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Proposal to send medical students to rural areas

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An honour: Deputy Chairman of the State Planning Board D.H. Shankaramurthy being felicitated by the ‘Namma Kanasina Shimoga’ in Shimoga on Sunday.
An honour: Deputy Chairman of the State Planning Board D.H. Shankaramurthy being felicitated by the ‘Namma Kanasina Shimoga’ in Shimoga on Sunday.

Special Correspondent

They will be asked to work in PHCs: Shankaramurthy

SHIMOGA: The Deputy Chairman of the State Planning Board, D.H. Shankaramurthy, said on Sunday that it was proposed to utilise the services of students of government medical colleges in primary health centres (PHCs) to overcome the problem arising out of the reluctance on the part of government doctors to serve in rural areas.

Speaking at a function organised here to felicitate him by “Namma Kanasina Shimoga”, a voluntary organisation working towards the beautification of Shimoga, he said that nearly 2,500 students graduated from government medical colleges every year and if they were asked to work in primary health centres compulsorily during their housemanship, health service in rural areas could be improved.

He said that a proposal in this regard was being studied. It was unfortunate that primary health centres were not in a position to serve the rural population effectively because of the reluctance on the part of government doctors to serve in villages though all facilities were provided to them.

Mr. Shankaramurthy said that apart from primary health, he would give importance to drinking water supply, roads and primary education.

When water was being supplied to all villages in Gujarat from the Narmada through pipelines why was it not possible to harness water sources in Karnataka?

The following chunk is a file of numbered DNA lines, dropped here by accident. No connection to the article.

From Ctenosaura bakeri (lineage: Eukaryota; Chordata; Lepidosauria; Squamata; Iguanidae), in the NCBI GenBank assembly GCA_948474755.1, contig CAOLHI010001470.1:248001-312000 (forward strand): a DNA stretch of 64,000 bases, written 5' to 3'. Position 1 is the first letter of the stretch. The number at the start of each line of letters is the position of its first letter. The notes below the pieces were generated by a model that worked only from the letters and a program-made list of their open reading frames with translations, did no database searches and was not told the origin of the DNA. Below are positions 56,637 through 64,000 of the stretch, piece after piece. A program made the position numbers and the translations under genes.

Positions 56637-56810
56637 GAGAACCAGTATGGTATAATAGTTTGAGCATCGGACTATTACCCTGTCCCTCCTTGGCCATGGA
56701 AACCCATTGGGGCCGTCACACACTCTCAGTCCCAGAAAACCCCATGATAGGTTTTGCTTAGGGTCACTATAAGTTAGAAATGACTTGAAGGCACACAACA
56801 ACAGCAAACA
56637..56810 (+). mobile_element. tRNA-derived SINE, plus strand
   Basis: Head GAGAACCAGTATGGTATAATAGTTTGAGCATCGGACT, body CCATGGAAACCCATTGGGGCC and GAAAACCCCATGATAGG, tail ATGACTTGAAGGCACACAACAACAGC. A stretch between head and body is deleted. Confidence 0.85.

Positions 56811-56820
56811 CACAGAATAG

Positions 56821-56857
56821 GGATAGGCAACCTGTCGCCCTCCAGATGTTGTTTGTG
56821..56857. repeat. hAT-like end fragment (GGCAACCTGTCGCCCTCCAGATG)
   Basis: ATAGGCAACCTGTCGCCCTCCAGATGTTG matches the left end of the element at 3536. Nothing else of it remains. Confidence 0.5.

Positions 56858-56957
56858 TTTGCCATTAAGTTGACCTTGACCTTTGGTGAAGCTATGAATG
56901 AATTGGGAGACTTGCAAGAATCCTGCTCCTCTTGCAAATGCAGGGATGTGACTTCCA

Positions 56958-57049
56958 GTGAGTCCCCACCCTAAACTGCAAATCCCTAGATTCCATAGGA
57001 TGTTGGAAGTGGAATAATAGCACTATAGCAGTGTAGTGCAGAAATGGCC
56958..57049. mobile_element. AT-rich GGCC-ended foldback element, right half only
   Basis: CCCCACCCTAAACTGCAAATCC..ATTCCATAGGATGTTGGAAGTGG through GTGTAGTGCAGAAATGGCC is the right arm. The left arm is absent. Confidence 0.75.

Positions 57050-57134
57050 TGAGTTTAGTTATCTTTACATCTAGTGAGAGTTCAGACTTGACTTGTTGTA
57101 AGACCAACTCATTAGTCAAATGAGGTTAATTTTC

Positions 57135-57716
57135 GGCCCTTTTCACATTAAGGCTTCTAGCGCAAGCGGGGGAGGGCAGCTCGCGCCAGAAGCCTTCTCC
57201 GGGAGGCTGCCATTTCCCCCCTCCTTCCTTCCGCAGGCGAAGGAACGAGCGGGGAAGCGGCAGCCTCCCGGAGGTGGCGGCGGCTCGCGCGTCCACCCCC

He said there was a need for introducing moral values in the curriculum at the primary school level. “It is unfortunate that any suggestion for introduction of moral values in education is sought to be termed saffronisation. How does it become saffronisation if children are taught to respect their parents and teachers?”

Mr. Shankaramurthy said that there was no limit for Central assistance for the implementation of development works and added that there was no difficulty in seeking Rs. 1,000 crore for the implementation of unconventional power projects and Rs. 2,000 crore for drinking water projects.

He said that it was proposed to seek a Central assistance of Rs. 5,000 crore for the comprehensive development of the State. Proposals were being prepared for the purpose.

Referring to the development of Shimoga, Mr. Shankaramurthy said that it was the resolve of the BJP Government to make it a model district in the State.

He recalled that many development projects in Shimoga, including construction of a bridge across the Tunga, Government Medical College and modernisation of Mcgann Hospital, were initiated by him when he was Leader of the Opposition in the Legislative Council.

Appreciating “Namma Kanasina Shimoga” for its efforts towards the growth of Shimoga, Mr. Shankaramurthy emphasised the need for non-governmental organisations to join hands with the Government in the implementation of development projects.

Psychiatrist K.A. Ashok Pai felicitated Mr. Shankaramurthy by presenting him a shawl and memento. Convener of “Namma Kanasina Shimoga” N. Gopinath said that his organisation wanted a “clean Shimoga” by 2010 by extending its help to the Government and civic authorities.

President of the Shimoga City Municipal Council M. Shankar was present.

President of the Shimoga Industries Association Anantharamaiah spoke on the contribution of Mr. Shankaramurthy to the growth of society.

Bhaskar Kamath welcomed the gathering.

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